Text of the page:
Purchase this article with an account.
Sungkyoung Lee, Anne Griep; Loss of Dlg-1 in the Mouse Lens Impairs FGFR Signaling. Invest. Ophthalmol. Vis. Sci. 2013;54(15):476.
Download citation file:
© ARVO (1962-2015); The Authors (2016-present)
In Drosophila, Dlg-1 is a regulator of cell proliferation, adhesion and polarity. We have previously shown through analysis of mice conditionally null for Dlg-1 in the lens that Dlg-1 is required for fiber differentiation. Interestingly, the levels of pERK1/2, intermediates in the FGFR signaling pathway, appeared to be reduced in the fibers of Dlg-1 mutant mice, suggesting that loss of Dlg-1 impairs FGFR signaling. In this study, we addressed this hypothesis.
Mice carrying a conditional Dlg-1 allele were crossed with MLR10cre mice to generate Dlgf/f (control), and Dlgf/f10(mutant) mice in which Dlg-1 is deleted throughout the lens. Protein extracts of fiber cells from postnatal day 2 Dlgf/f and Dlgf/f10 mice were prepared in RIPA buffer and subjected to western blot analyses using antibodies against FGFRs 1, 2, and 3, the FGFR signaling intermediates, pERK1/2, pFRS2α and the FGFR target ERM. Soluble and cytoskeletal associated fractions were prepared by Triton-X100 extraction and immunoblotted for FGFRs. Blots were reprobed for Gapdh as loading controls and levels quantified. To assess the levels of FGFRs and pERK earlier in lens development, paraffin sections of eyes from Dlgf/f and Dlgf/f10 embryos were subjected to immunofluorescence.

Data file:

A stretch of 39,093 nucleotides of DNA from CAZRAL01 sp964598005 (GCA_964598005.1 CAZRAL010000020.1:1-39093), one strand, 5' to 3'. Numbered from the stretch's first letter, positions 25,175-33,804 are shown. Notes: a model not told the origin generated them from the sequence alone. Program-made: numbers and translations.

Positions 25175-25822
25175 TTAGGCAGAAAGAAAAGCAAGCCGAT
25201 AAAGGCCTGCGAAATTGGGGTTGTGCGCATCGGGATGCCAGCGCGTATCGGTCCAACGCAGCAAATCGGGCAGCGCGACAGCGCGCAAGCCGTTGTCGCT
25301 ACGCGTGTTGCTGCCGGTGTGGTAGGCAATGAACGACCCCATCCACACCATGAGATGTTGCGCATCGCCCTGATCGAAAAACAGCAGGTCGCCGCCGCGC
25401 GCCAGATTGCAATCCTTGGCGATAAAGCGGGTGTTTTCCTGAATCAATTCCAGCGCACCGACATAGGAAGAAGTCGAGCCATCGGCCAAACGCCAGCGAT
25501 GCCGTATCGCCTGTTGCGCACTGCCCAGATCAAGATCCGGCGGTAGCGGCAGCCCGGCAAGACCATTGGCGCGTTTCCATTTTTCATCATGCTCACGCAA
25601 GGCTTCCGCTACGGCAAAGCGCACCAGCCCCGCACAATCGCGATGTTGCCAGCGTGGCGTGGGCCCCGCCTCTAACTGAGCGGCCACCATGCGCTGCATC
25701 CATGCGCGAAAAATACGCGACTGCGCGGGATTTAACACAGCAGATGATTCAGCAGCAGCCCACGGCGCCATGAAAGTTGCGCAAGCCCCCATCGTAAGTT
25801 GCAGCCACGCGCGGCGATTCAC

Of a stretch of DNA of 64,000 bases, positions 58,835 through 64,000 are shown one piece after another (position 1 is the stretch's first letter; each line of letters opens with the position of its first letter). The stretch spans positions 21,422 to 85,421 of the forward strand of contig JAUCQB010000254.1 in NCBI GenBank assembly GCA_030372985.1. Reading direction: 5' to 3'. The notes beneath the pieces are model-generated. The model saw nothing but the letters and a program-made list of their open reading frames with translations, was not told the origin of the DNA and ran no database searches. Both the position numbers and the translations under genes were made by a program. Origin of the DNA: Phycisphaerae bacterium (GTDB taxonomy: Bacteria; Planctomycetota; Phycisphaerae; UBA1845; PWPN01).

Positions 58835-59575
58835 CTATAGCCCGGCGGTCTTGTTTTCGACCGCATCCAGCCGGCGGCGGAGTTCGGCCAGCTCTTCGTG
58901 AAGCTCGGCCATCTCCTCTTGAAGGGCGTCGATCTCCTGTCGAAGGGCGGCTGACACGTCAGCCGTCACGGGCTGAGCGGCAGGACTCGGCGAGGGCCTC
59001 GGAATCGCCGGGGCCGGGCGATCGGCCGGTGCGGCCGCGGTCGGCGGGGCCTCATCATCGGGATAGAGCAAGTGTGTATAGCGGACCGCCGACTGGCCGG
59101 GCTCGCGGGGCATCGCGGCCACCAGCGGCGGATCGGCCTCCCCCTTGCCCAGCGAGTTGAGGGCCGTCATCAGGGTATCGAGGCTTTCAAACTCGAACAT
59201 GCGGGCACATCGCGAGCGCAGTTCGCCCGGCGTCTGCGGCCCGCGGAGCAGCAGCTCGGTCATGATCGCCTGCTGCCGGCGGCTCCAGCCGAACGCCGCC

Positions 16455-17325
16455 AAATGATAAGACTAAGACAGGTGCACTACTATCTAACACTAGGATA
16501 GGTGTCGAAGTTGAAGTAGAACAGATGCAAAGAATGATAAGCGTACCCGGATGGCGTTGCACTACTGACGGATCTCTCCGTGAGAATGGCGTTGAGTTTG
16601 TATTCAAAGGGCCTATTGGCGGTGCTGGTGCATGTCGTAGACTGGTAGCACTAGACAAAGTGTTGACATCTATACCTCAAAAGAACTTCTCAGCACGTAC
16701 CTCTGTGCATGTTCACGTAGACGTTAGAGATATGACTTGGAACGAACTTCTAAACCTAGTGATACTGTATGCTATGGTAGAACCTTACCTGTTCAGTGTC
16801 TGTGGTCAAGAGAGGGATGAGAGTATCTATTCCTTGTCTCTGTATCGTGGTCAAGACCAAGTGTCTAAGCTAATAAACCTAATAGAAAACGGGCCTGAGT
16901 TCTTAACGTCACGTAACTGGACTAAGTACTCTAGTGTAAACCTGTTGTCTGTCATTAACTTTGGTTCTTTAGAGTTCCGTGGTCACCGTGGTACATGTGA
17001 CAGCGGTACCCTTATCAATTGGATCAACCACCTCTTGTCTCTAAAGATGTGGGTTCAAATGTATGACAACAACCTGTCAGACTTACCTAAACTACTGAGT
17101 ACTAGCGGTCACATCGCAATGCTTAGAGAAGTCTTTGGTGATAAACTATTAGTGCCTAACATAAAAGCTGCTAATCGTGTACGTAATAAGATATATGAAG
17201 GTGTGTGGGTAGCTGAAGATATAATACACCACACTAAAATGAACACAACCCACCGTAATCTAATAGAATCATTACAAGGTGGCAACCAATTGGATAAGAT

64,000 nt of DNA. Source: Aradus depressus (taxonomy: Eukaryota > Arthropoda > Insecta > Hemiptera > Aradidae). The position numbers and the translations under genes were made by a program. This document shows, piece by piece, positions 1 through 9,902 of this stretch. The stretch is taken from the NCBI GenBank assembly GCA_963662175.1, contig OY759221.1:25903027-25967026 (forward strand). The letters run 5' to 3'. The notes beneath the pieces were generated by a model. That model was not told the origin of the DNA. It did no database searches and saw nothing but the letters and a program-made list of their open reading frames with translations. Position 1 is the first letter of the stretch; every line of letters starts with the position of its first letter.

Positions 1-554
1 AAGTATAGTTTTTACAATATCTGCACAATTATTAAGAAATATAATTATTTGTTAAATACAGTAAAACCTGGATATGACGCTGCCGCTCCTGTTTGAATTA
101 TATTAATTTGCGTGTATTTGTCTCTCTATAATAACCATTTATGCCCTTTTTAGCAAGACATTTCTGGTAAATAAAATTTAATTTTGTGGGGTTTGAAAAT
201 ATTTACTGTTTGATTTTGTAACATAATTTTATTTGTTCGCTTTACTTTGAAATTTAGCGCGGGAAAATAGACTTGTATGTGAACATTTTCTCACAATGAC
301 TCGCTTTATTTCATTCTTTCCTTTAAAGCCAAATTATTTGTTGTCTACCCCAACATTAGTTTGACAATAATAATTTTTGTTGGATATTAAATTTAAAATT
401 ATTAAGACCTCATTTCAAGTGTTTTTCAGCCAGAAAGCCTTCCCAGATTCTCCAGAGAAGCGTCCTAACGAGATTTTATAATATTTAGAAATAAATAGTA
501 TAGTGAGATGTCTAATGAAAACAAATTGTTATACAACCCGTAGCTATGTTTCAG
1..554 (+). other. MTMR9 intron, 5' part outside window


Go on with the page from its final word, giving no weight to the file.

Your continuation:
Analysis of RIPA extracts showed that levels of pERK1/2, pFRS2α, FGFR2, and ERM were reduced in the Dlg10 fibers compared to controls. Conversely, levels of FGFR1 were increased while the levels of FGFR3 were similar to controls. The levels of FGFR2 were reduced specifically in the cytoskeletal associated fraction of Dlg10 fibers compared to controls. The intensity of staining for pERK1/2 was reduced in the transition zone and posterior region in E13.5 Dlgf/f10 lenses. In control lenses, staining for FGFR2 was seen in the epithelium and the transition zone, and was concentrated at the apical and basal tips of the fibers and in the posterior. The intensity of staining for FGFR2 in Dlg10 lenses was reduced at E13.5 and became further reduced at later stages.
Loss of Dlg-1 in the lens impairs FGFR signaling, suggesting that Dlg-1 is a modulator of this pathway. The change in abundance of FGFRs 1 and 2 between controls and Dlg-1 mutant lenses may contribute to the impaired signaling and observed defects in fiber differentiation. Future studies will explore how Dlg-1 and FGFRs interact with each other and with other signaling pathways to modulate lens development.
This PDF is available to Subscribers Only